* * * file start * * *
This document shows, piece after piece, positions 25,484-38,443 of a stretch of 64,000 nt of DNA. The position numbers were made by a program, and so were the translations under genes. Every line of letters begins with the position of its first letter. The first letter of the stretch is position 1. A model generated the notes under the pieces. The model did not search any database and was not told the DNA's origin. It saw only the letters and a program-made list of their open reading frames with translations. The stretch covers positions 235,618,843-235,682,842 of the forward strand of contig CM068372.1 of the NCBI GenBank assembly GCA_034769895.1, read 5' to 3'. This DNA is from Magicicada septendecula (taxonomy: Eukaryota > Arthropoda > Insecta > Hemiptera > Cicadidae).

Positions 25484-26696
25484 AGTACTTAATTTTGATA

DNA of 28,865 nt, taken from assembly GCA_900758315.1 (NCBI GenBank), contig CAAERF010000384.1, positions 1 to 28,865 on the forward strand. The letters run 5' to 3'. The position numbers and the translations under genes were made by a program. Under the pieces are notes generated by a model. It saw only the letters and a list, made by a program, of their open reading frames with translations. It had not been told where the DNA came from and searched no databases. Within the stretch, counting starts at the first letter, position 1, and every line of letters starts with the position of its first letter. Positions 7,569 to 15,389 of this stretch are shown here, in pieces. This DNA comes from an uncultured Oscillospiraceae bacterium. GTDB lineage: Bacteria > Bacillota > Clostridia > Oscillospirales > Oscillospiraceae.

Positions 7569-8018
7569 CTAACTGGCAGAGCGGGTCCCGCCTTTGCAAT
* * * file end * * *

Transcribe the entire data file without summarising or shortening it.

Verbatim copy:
This document shows, piece after piece, positions 25,484-38,443 of a stretch of 64,000 nt of DNA. The position numbers were made by a program, and so were the translations under genes. Every line of letters begins with the position of its first letter. The first letter of the stretch is position 1. A model generated the notes under the pieces. The model did not search any database and was not told the DNA's origin. It saw only the letters and a program-made list of their open reading frames with translations. The stretch covers positions 235,618,843-235,682,842 of the forward strand of contig CM068372.1 of the NCBI GenBank assembly GCA_034769895.1, read 5' to 3'. This DNA is from Magicicada septendecula (taxonomy: Eukaryota > Arthropoda > Insecta > Hemiptera > Cicadidae).

Positions 25484-26696
25484 AGTACTTAATTTTGATA

DNA of 28,865 nt, taken from assembly GCA_900758315.1 (NCBI GenBank), contig CAAERF010000384.1, positions 1 to 28,865 on the forward strand. The letters run 5' to 3'. The position numbers and the translations under genes were made by a program. Under the pieces are notes generated by a model. It saw only the letters and a list, made by a program, of their open reading frames with translations. It had not been told where the DNA came from and searched no databases. Within the stretch, counting starts at the first letter, position 1, and every line of letters starts with the position of its first letter. Positions 7,569 to 15,389 of this stretch are shown here, in pieces. This DNA comes from an uncultured Oscillospiraceae bacterium. GTDB lineage: Bacteria > Bacillota > Clostridia > Oscillospirales > Oscillospiraceae.

Positions 7569-8018
7569 CTAACTGGCAGAGCGGGTCCCGCCTTTGCAAT